Frog Night Vision (think Picasso after dark)

Ever tried to see in colour, in the dark?

You cant…

But Frogs can!

Uniquely frogs have shown an ability to see colours at extremely low light levels, even until they reach the limit of their night vision. This is thought to be an animal kingdom first and its function in frog ecology can only be speculated. Frogs may communicate at different times using colours, when breeding for example, and as many frog species are highly active under low light, perhaps this is why an enhanced colour night vision is essential. Tropical forest dwelling species in particular have diversified under the low light conditions beneath the canopy layers. This suggests that perhaps the unique vision is in fact a significant protagonist to the evolutionary success of all frogs.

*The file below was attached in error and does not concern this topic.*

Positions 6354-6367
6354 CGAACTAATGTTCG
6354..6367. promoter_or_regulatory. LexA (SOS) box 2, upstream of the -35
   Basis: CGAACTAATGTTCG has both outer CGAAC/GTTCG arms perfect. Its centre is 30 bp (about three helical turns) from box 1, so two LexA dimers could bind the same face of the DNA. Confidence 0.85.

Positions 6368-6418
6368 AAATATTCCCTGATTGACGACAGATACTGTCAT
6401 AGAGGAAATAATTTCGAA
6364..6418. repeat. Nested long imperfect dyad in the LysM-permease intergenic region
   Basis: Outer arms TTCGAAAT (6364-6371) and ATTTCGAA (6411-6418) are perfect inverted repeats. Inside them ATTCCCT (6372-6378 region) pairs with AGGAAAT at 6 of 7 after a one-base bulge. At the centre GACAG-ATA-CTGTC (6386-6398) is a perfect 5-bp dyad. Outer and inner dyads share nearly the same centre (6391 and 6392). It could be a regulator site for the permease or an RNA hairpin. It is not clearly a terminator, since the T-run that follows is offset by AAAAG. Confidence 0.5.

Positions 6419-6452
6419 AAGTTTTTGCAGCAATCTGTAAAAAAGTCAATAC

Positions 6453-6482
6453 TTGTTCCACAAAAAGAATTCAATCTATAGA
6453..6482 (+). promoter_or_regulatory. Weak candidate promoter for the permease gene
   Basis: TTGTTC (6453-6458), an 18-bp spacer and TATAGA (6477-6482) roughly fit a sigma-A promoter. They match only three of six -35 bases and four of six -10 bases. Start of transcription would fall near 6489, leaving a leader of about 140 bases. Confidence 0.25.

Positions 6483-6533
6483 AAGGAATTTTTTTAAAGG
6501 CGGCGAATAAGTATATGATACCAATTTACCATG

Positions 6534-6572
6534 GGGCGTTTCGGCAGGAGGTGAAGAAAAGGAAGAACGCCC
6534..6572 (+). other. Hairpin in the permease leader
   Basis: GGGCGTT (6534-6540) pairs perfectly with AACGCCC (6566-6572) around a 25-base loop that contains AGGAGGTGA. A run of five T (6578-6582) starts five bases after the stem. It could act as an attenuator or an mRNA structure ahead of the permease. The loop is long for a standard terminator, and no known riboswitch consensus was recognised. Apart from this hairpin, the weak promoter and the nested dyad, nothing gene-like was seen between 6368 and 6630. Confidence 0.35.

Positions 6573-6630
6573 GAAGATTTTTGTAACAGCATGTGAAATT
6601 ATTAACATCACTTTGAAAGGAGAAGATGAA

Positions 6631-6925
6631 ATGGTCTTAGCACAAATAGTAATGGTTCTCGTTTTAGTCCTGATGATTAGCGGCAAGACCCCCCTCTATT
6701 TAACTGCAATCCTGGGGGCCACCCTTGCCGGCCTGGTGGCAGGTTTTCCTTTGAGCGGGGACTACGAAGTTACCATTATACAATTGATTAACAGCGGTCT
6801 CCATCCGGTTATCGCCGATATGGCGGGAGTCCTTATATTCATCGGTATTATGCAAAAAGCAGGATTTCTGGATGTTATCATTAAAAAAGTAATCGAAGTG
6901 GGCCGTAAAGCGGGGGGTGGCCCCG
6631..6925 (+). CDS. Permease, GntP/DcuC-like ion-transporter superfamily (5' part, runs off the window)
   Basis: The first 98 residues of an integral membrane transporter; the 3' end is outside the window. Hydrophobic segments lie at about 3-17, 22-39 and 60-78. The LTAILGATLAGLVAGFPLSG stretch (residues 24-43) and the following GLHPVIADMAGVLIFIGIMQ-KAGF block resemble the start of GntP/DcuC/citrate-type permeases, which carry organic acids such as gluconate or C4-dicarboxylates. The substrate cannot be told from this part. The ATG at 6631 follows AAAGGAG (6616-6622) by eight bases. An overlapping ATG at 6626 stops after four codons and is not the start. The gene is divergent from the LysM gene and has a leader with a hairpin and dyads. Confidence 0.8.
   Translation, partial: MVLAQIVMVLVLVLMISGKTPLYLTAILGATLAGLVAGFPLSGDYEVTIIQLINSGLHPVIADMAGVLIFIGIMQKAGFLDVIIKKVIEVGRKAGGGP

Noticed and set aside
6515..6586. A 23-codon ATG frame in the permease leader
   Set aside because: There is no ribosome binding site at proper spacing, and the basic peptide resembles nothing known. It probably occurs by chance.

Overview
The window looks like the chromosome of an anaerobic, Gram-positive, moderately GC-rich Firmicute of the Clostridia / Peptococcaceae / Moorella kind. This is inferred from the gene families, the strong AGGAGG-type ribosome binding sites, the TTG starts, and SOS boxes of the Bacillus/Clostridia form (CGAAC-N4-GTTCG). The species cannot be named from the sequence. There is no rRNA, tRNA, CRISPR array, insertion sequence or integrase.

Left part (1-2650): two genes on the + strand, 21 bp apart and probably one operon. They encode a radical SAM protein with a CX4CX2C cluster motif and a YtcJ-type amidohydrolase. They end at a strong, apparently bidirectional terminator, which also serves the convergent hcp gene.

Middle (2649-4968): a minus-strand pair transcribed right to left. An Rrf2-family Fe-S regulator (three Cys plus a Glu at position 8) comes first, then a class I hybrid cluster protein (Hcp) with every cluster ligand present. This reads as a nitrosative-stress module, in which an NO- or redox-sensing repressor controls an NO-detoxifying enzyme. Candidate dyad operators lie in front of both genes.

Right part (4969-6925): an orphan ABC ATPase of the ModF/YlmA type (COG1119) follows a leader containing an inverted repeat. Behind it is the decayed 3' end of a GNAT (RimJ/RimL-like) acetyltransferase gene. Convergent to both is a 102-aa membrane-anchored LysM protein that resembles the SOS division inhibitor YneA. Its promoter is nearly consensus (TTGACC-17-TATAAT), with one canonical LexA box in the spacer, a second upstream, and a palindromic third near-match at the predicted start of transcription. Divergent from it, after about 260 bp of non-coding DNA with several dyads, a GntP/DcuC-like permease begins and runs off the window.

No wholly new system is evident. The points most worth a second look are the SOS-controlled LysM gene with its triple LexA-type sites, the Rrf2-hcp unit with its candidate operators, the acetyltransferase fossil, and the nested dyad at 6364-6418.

Unknown Anuran, ID suggestions welcome. Photo credit: Anthony KeiC Wong, CC Gen. 2.0

It has long been understood that the rod cells of the frog retina has two types of sensitivity. In all other animals with rod cells, they simply react only to light intensities and so result in the typical night vision we experience, gradient and shape. It may be that rod cells in frogs can in addition, detect colour, gradient and shape. This novelty could be of some significance to medical researchers who want to investigate solutions and develop treatment for people suffered with failing vision.

Science Daily

Primary research (open access) 🙂


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